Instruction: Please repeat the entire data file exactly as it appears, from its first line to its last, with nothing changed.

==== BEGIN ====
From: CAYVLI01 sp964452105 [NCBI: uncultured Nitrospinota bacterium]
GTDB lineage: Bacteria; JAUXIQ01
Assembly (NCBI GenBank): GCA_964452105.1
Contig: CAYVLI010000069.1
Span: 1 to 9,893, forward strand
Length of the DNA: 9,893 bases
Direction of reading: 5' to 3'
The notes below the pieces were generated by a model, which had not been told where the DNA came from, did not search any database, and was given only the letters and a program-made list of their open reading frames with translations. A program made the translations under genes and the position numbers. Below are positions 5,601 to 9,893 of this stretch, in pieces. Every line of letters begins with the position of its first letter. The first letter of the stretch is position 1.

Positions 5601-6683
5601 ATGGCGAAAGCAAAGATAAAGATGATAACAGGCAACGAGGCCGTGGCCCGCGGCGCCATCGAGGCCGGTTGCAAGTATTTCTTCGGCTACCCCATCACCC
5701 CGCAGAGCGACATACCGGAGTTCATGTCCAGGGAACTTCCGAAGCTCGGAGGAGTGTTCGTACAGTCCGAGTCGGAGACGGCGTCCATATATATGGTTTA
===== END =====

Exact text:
From: CAYVLI01 sp964452105 [NCBI: uncultured Nitrospinota bacterium]
GTDB lineage: Bacteria; JAUXIQ01
Assembly (NCBI GenBank): GCA_964452105.1
Contig: CAYVLI010000069.1
Span: 1 to 9,893, forward strand
Length of the DNA: 9,893 bases
Direction of reading: 5' to 3'
The notes below the pieces were generated by a model, which had not been told where the DNA came from, did not search any database, and was given only the letters and a program-made list of their open reading frames with translations. A program made the translations under genes and the position numbers. Below are positions 5,601 to 9,893 of this stretch, in pieces. Every line of letters begins with the position of its first letter. The first letter of the stretch is position 1.

Positions 5601-6683
5601 ATGGCGAAAGCAAAGATAAAGATGATAACAGGCAACGAGGCCGTGGCCCGCGGCGCCATCGAGGCCGGTTGCAAGTATTTCTTCGGCTACCCCATCACCC
5701 CGCAGAGCGACATACCGGAGTTCATGTCCAGGGAACTTCCGAAGCTCGGAGGAGTGTTCGTACAGTCCGAGTCGGAGACGGCGTCCATATATATGGTTTA